So’Midnight Rose’ is on my want-list. I’ve not grown this plant but the maroon-red leaf has caught my interest.
And if want only one yellow plant, the standard has been Heuchera ‘Lime Rickey’. The chartreuse-yellow of this variety will bring out the red tones nicely. The only caution is that’Lime Rickey’ hasn’t been of the strongest growers in my trials. You have to give this plant excellent conditions if you want it to thrive. Abuse it and it will fade away.
‘Tiramisu’ is another relatively new introduction with chartreuse-yellow leaves in both spring and fall if you’re looking for yellow tones. This plant comes with a red mid-rib to add to its attractiveness but I suspect it’s going to be a little hard to come by in our region. I’m working on it.
Heuchera Midnight Rose
If you’re looking for chocolate brown leaves, then I can recommend ‘Cherries Jubilee’ as an older variety but one that has some of the more attractive flowers in the family. In my opinion, they’re still nothing to write home about when compared to other perennials but it is one of the best flowering Heuchera.
‘Sparkling Burgundy’ has black-cherry toned foliage according to the news releases and this has caught my attention. Apparently it makes a short , compact mound so would be perfect at the front of the garden. I’ll have to let you know when I find it.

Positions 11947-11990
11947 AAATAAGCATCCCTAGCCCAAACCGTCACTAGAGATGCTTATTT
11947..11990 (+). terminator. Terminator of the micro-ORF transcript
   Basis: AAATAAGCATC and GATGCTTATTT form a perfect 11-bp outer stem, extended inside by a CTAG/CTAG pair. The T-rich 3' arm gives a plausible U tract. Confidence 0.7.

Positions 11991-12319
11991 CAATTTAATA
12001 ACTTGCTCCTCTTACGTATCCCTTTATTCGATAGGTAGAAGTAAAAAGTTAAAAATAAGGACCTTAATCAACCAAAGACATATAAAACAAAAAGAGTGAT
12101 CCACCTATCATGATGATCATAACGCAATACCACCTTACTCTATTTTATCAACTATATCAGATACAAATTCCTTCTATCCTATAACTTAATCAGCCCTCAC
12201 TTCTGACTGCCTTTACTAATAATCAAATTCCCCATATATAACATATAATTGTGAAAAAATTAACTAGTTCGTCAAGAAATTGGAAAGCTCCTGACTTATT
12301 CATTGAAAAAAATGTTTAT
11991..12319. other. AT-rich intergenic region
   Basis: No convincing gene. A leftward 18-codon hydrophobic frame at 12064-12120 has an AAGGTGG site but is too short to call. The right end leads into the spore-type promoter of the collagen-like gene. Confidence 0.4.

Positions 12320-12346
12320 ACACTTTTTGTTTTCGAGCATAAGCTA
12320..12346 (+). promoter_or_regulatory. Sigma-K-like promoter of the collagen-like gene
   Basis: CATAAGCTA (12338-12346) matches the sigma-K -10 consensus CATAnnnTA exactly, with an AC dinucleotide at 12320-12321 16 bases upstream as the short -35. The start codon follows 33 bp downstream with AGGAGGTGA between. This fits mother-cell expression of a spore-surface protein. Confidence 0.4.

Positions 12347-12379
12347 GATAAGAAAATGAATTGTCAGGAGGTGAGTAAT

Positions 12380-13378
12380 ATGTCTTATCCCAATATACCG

I’m also told I should trial ‘Vesuvius’ if I want a purplish-brown leaf with bright red flowers erupting from it’s middle. Never having been one to turn down a suggestion, this plant is on my list.
The last chocolate plant that has reached my want-list is’Mahogany’ and only because it is honestly listed as not being very good for flowering but with excellent foliage that changes colour tone depending on the season. It rolls through purple spring tones to summer red, all on the same plant. You have to like a plant that gives you season-long interest all by itself.
Heuchera Pewter Veil
I suspect it will look very good beside the lighter ambers and yellows in the garden.
Mix and Match
Now just because the focus has been on Heuchera, understand that you can mix and match coralbells with other part shade plants. I think the thing you have to consider is that the leaves of Coralbells are going to be the background colour for your garden and to pick other plants that will deliver the flowers.
For example, if you plant ‘Mahogany’ next to Pulmonaria ‘Majeste’ or ‘Diana Clare’ you’d have a dark red tone right next to a sparkling silver leaf and the contrast would be magnificent. The Pulmonaria would deliver spring blooms in blue-pink and the rest of the season would be foliage masterpiece. Both thrive in fertile soils in the part shade.
I also note that if you’re going to be designing containers using perennials that Coralbells are the plant of choice to provide season-long foliage interest and backgrounds for your containers. I’ve grown them this way and they shine in container growing. This spring is about to be a treasure hunt to fill in the new garden area.